Then in 1938, the town was abruptly abandoned by its citizens, leaving most of their possessions behind. As a result, since the middle of the 1950s, the Kennecott copper mine has been completely deserted.
Today, Kennecott copper mine is an amazing ghost town. You can visit it by yourself or you can take the Kennecott copper mine tour. It’s worth to take it, for the reason that, is the only way to get inside the mine. As well you can spend there a day or more because there are more places to see in the neighborhood.
You can hike to the amazing Root Glacier or choose other trails. We decided for the 4-mile-long hike to Root Glacier. This trail winds alongside the Kennicott and Root Glacier, and hiking it is a great opportunity to experience the grandeur of the Wrangell Mountains and see more of the valley. Wrangell-St. Elias National Park and Preserve is the largest national park in the U.S. at 13.2 million acres and a crossroads of several mountain ranges. Within the park, the Wrangell, Chugach and St. Elias ranges merge to create an alpine paradise that includes nine of the 16 highest peaks in the country. We were rewarded throughout the hike with magnificent mountain and Kennicott glacier views. And of course, you have to visit McCarthy town. But McCarthy is a topic for next, separate post 😊
Before You Go – Practical Information
It is difficult to get to Kennecott copper mine. It’s a gravel road for over 60 miles. Even with a 4×4 wheel drive it is not an easy task. But worth the effort. If you don’t have a proper car there is an option to catch the shuttle bus. Kennicott Shuttle Bus offers pick-up service from area lodges, B&Bs, campgrounds, and RV parks from Chitina, Glennallen, and other places. But from Chitina (where the gravel road starts) it costs about 100 USD per person roundtrip.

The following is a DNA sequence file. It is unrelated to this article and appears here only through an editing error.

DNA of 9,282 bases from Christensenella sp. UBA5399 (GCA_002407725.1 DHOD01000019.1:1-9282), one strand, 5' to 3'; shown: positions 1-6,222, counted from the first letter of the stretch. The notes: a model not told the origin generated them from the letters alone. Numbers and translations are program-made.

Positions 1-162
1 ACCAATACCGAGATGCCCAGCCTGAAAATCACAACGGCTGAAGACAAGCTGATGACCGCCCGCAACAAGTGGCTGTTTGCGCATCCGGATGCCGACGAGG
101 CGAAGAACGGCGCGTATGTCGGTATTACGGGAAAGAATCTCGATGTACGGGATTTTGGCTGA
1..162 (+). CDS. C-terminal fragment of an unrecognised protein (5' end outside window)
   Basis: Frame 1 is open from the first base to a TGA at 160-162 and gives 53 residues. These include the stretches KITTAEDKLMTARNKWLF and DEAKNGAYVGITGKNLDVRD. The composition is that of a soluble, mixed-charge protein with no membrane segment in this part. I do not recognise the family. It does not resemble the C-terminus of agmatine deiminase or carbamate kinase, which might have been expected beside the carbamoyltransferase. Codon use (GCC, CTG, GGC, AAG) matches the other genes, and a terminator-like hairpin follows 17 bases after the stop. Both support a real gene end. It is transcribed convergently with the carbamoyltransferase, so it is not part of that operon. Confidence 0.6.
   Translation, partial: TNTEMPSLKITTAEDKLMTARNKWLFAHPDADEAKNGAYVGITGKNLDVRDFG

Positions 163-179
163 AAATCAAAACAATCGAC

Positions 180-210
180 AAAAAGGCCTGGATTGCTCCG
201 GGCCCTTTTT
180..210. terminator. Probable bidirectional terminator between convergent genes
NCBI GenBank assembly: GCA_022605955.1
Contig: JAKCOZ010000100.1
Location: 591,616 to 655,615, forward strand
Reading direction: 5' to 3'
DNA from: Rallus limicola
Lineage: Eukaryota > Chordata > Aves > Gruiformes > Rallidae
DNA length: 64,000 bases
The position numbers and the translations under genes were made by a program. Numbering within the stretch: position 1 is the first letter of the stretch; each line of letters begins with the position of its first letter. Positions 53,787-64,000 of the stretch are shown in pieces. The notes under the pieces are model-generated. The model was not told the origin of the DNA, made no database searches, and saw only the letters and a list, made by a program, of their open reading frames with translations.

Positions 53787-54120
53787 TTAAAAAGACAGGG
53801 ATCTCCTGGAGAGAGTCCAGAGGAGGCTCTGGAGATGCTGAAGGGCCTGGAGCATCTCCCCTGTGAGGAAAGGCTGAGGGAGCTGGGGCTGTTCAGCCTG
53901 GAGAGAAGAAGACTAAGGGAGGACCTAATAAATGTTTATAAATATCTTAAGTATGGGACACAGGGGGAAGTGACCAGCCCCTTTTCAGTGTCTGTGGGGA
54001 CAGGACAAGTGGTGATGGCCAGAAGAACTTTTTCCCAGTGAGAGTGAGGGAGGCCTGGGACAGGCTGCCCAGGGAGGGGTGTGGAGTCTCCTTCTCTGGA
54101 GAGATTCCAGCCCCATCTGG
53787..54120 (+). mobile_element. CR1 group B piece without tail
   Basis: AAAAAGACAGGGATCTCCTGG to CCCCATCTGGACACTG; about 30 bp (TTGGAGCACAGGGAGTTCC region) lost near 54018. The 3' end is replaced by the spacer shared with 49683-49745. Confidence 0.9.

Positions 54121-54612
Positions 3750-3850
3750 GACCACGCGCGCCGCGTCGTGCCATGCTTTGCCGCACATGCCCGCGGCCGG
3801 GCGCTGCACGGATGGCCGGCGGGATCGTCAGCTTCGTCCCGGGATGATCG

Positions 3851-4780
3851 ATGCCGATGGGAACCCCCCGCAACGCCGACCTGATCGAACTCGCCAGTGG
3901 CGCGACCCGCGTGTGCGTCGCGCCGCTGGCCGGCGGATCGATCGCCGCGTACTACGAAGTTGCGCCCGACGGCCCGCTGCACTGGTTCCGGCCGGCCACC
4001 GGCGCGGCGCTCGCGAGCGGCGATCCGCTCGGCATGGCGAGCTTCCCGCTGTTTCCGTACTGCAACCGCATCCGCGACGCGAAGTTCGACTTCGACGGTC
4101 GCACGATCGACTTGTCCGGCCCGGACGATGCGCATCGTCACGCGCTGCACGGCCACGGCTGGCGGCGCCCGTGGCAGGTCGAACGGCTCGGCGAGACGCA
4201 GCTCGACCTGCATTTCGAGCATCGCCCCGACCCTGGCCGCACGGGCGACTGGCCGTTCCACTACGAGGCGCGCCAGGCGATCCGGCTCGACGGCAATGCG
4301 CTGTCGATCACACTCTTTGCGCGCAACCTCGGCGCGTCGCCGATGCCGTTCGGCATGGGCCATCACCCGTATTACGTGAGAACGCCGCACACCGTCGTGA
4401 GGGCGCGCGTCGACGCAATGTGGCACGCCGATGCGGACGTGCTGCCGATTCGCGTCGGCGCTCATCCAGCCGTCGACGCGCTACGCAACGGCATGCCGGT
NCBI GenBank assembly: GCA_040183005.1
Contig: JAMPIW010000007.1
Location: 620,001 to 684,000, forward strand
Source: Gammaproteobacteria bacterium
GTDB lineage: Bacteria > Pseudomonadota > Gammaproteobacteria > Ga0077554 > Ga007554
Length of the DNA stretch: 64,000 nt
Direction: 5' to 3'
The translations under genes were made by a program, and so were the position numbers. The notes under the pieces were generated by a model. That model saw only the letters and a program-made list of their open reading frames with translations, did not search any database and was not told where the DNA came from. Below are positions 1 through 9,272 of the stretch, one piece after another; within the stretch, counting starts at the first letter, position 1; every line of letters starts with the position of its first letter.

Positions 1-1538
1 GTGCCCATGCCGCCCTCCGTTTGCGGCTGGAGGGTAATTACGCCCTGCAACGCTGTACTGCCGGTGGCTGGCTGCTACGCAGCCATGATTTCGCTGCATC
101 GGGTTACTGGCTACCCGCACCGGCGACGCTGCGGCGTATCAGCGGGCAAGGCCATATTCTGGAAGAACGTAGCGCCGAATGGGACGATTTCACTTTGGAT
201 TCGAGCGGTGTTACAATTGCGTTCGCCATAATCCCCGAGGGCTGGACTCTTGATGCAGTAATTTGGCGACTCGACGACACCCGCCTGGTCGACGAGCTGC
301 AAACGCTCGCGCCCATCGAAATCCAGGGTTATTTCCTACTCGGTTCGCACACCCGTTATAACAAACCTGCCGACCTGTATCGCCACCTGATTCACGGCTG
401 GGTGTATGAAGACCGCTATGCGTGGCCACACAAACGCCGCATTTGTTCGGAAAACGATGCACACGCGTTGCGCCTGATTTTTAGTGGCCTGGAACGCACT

TRIPTIP: The best photo locations in Alaska you will find in our Alaska Travel&Photo Guide.
When planning our dream trip to Alaska, we used the following books:
|The MILEPOST 2020: Alaska Travel Planner||Moon Alaska: Scenic Drives, National Parks, Best Hikes||Moon Anchorage, Denali & the Kenai Peninsula||DeLorme Atlas & Gazetteer: Alaska|
|View Item||View Item||View Item||View Item|
If you go by car, The McCarthy Road ends at the footbridge that crosses the Kennicott River, approximately 5,5 miles from the town of Kennicott. To get to Kennecott copper mine, you must park your car, walk across the bridge with your bags.
You can take a shuttle bus. The bus stop is on the left when you cross the bridge. Roundtrip shuttle costs 15 USD per person. You can go to McCarthy or straight to the Kennecott copper mine. From McCarthy, it is 4.5 miles to Kennicott. You can only reach it on foot or the available shuttles.
First of all, remember, services are limited once you begin your journey along the McCarthy Road. Good to have a full tank of fuel. Furthermore, in wet weather, the road often becomes muddy and slippery. Portions of the road may be subject to washouts after heavy rains. Soft shoulders have led to numerous accidents and vehicle damage.
PROTIP: Check Alaska tour options on viator.com. There you’ll find Alaska cruises, glacier tours, helicopter flights, wildlife spotting, and more.
Camping is allowed near the end of the road. Lodging is available at McCarthy and Kennicott. In Kennicott, you can stay in Kennicott Glacier Lodge, because it’s nice place with great view. Certainly, you should make a reservation. At McCarthy, there are several eating establishments and a bar. There are numerous adventure services available, such as flightseeing around the Wrangell Mountains Range, rafting, mountaineering, and guided historic and wilderness tours. Seems like prices are good, better than in other parts of Alaska. Most of these services shut down of the beginning of September, for the reason that, starts winter season. Finally, if you want to take the Kennecott copper mine tour and visit the mine with a guide, it costs 28 USD per person (August 2019).